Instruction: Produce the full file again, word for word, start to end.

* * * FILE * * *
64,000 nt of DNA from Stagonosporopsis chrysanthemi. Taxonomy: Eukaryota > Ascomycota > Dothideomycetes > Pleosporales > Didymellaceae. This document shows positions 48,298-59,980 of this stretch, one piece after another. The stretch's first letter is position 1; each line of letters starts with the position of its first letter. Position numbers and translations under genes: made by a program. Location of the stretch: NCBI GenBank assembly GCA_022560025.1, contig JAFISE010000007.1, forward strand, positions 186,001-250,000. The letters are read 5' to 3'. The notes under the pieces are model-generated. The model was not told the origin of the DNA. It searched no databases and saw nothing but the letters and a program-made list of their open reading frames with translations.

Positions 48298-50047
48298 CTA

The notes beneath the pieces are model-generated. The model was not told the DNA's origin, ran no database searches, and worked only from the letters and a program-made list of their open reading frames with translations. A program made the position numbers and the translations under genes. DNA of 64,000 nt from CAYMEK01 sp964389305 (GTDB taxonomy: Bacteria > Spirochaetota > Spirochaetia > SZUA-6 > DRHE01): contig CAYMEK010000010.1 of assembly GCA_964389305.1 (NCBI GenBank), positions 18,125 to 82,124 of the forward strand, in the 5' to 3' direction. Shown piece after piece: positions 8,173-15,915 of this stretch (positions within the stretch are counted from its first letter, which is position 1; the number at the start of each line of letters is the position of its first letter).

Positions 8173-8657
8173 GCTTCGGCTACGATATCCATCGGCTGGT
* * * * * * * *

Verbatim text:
64,000 nt of DNA from Stagonosporopsis chrysanthemi. Taxonomy: Eukaryota > Ascomycota > Dothideomycetes > Pleosporales > Didymellaceae. This document shows positions 48,298-59,980 of this stretch, one piece after another. The stretch's first letter is position 1; each line of letters starts with the position of its first letter. Position numbers and translations under genes: made by a program. Location of the stretch: NCBI GenBank assembly GCA_022560025.1, contig JAFISE010000007.1, forward strand, positions 186,001-250,000. The letters are read 5' to 3'. The notes under the pieces are model-generated. The model was not told the origin of the DNA. It searched no databases and saw nothing but the letters and a program-made list of their open reading frames with translations.

Positions 48298-50047
48298 CTA

The notes beneath the pieces are model-generated. The model was not told the DNA's origin, ran no database searches, and worked only from the letters and a program-made list of their open reading frames with translations. A program made the position numbers and the translations under genes. DNA of 64,000 nt from CAYMEK01 sp964389305 (GTDB taxonomy: Bacteria > Spirochaetota > Spirochaetia > SZUA-6 > DRHE01): contig CAYMEK010000010.1 of assembly GCA_964389305.1 (NCBI GenBank), positions 18,125 to 82,124 of the forward strand, in the 5' to 3' direction. Shown piece after piece: positions 8,173-15,915 of this stretch (positions within the stretch are counted from its first letter, which is position 1; the number at the start of each line of letters is the position of its first letter).

Positions 8173-8657
8173 GCTTCGGCTACGATATCCATCGGCTGGT